While the “king of Israel” has finally been dethroned, Palestinians have little to rejoice over. True, Netanyahu has destroyed any chance of a just peace in Palestine through the entrenching of the illegal military occupation and inhumane siege of Gaza. However, future possibilities are equally grim, if not more so.
Once upon a time, the outright discussion of annexing large parts of the Occupied Territories was restricted to the margins of Israel’s political discourse. This is no longer the case. The call for annexing major illegal settlement blocs, along with the Jordan Valley, is now a common demand made by all of Israel’s main political parties, including the Blue and White.
Gantz has repeatedly made it clear that he would be strengthening, rather than dismantling, the illegal settlements in the West Bank, and has even attempted to take ownership of Netanyahu’s pledge to annex the Jordan Valley. “We are happy that the prime minister has come around to adopt the Blue and White plan to recognize the Jordan Valley,” Gantz’s party said in a statement shortly before election day.
The annexation of these areas would amount to illegally seizing more than 60 percent of the West Bank. Given that Israel has successfully normalized the concept of annexation in its own political discourse — and that it has already received an American nod on the matter — it is just a matter of time before such a step takes place.
The likelihood of it taking place sooner rather than later is suggested by the fact that a broad center-right, ultranationalist coalition would serve as an insurance to Israel’s leadership in case of a political or security fallout once the decision is taken and enforced. That political insurance simply means that no single party or official would bear the blame or shoulder the consequences alone, should Palestinians rebel or the international community push back against the flagrant Israeli violation of international law.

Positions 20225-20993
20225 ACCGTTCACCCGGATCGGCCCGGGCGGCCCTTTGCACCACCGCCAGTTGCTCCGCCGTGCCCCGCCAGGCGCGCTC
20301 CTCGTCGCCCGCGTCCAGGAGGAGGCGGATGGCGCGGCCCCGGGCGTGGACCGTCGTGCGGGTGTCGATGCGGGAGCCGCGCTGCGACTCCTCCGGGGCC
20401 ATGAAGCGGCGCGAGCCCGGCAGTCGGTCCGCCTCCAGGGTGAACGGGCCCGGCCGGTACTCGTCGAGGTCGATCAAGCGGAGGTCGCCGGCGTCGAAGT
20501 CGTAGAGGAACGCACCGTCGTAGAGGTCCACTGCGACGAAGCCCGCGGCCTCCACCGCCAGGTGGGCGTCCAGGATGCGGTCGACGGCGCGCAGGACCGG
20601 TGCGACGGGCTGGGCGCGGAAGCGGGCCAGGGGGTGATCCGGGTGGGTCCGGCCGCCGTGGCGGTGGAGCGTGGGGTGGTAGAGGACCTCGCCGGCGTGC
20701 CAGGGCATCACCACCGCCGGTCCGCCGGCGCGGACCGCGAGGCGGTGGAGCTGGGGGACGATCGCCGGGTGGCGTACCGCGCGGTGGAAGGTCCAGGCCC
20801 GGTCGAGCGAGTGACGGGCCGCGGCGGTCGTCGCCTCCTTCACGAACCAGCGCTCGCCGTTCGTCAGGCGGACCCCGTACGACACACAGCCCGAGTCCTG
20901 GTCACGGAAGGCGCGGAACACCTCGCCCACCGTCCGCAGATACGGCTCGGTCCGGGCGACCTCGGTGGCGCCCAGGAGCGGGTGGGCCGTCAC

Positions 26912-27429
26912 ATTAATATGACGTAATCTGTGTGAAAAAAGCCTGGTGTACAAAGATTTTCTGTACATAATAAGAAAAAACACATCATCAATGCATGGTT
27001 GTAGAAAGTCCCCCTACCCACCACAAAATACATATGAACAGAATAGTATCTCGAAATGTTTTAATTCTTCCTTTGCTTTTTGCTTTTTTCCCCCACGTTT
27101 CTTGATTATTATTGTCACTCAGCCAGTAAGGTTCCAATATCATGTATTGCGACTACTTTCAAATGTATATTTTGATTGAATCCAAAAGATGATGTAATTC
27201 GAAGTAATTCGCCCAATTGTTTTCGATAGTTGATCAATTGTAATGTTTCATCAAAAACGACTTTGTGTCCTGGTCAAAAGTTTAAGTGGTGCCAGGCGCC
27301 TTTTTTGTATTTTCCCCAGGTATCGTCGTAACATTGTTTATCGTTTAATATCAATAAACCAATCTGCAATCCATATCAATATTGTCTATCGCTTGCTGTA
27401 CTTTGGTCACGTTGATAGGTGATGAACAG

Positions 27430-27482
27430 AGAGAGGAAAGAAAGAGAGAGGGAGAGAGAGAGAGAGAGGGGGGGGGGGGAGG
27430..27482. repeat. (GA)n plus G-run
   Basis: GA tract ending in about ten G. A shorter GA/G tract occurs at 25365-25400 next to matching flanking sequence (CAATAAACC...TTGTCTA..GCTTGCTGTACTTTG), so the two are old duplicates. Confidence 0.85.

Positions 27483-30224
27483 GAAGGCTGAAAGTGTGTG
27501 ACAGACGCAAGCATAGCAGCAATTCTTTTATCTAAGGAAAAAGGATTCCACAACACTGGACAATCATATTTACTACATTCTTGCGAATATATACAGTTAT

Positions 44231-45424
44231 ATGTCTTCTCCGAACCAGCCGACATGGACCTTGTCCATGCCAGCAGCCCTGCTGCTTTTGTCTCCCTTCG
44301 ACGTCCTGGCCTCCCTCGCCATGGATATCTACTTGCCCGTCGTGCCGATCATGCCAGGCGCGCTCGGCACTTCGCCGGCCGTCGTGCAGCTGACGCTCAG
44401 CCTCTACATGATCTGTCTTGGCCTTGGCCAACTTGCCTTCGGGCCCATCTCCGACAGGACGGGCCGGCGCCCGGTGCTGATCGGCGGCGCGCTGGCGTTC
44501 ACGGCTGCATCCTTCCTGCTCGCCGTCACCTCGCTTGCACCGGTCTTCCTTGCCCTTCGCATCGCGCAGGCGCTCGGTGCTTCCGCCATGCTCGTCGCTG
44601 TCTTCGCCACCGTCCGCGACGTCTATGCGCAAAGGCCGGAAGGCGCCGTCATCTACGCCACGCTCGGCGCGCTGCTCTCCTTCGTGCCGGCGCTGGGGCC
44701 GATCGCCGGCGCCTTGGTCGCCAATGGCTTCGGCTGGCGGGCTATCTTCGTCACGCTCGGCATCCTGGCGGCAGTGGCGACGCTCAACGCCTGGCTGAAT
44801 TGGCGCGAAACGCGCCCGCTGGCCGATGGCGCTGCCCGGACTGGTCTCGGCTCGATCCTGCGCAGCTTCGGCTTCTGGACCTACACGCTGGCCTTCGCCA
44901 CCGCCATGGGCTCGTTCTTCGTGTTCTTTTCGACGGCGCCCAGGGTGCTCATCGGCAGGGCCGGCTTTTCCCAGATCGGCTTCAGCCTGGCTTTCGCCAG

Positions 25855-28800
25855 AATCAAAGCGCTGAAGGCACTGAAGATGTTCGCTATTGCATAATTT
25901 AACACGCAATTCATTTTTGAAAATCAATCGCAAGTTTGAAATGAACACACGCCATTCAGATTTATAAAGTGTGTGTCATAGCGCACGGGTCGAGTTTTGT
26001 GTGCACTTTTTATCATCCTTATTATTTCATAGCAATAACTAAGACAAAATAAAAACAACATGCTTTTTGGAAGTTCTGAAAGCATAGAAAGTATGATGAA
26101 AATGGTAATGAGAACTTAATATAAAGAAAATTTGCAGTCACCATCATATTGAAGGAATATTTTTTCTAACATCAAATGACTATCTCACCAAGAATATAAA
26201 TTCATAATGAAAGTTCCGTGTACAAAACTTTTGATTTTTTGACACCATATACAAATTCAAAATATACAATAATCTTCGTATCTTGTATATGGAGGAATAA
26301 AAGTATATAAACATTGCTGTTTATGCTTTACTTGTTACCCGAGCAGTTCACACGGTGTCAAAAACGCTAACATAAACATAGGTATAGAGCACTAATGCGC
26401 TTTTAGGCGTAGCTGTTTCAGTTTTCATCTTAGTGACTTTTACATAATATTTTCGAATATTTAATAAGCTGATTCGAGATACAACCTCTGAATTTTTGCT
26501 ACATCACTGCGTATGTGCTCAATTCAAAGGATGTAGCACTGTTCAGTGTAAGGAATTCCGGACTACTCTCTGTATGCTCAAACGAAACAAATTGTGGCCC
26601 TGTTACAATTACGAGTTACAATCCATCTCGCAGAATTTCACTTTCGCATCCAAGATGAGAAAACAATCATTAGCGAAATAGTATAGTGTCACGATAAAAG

The same logic is applicable to the case of a future war on Gaza. Israel has been itching for a major military campaign in Gaza since its last onslaught in 2014. Since then, Gaza has been bombed numerous times, and hundreds of innocent lives have been lost. But Netanyahu steered clear of an all-out war, fearing a high death toll among his soldiers and the blame game that often follows such military misadventures.
Mandated by a large coalition, bringing together Israeli army generals, right-wing politicians and ideologues, Gantz would feel far more empowered to go to war, especially since the former military chief has repeatedly accused Netanyahu of being “weak” on Gaza, “terrorism” and security.
If a future war goes as planned, Gantz would be happy to claim the accolades of victory; if it does not due to Gaza’s stiff resistance, the political damage is likely to remain minimal.
When it comes to war, Gantz is Netanyahu on steroids. He has participated in, orchestrated or led many military campaigns, including ones aimed at suppressing any resistance in Gaza, in Lebanon and during the previous popular uprisings. For Gantz, war is the answer, as indicated by one of his campaign slogans: “Only the strong survive.”
While it is typical, and understandable, to dismiss all Israeli governments as one and the same, a Gantz-led coalition would possess the needed political legitimacy, popular mandate and strategic tools to achieve what Netanyahu himself couldn’t: A new war on Gaza and annexation of the West Bank.